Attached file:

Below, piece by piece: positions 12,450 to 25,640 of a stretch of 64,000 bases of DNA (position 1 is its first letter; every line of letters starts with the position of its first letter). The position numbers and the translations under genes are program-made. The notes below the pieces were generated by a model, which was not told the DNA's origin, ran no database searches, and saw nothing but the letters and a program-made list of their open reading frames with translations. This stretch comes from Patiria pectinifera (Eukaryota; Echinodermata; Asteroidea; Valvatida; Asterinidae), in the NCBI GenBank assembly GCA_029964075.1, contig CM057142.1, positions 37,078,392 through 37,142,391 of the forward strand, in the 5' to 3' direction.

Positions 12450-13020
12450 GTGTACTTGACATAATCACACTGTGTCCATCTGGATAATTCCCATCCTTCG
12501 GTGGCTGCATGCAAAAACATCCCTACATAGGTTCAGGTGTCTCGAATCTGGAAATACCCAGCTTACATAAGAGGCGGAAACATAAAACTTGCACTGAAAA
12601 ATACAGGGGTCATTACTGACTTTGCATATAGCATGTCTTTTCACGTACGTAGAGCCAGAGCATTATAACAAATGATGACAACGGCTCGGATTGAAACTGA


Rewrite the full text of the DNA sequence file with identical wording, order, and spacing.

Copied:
Below, piece by piece: positions 12,450 to 25,640 of a stretch of 64,000 bases of DNA (position 1 is its first letter; every line of letters starts with the position of its first letter). The position numbers and the translations under genes are program-made. The notes below the pieces were generated by a model, which was not told the DNA's origin, ran no database searches, and saw nothing but the letters and a program-made list of their open reading frames with translations. This stretch comes from Patiria pectinifera (Eukaryota; Echinodermata; Asteroidea; Valvatida; Asterinidae), in the NCBI GenBank assembly GCA_029964075.1, contig CM057142.1, positions 37,078,392 through 37,142,391 of the forward strand, in the 5' to 3' direction.

Positions 12450-13020
12450 GTGTACTTGACATAATCACACTGTGTCCATCTGGATAATTCCCATCCTTCG
12501 GTGGCTGCATGCAAAAACATCCCTACATAGGTTCAGGTGTCTCGAATCTGGAAATACCCAGCTTACATAAGAGGCGGAAACATAAAACTTGCACTGAAAA
12601 ATACAGGGGTCATTACTGACTTTGCATATAGCATGTCTTTTCACGTACGTAGAGCCAGAGCATTATAACAAATGATGACAACGGCTCGGATTGAAACTGA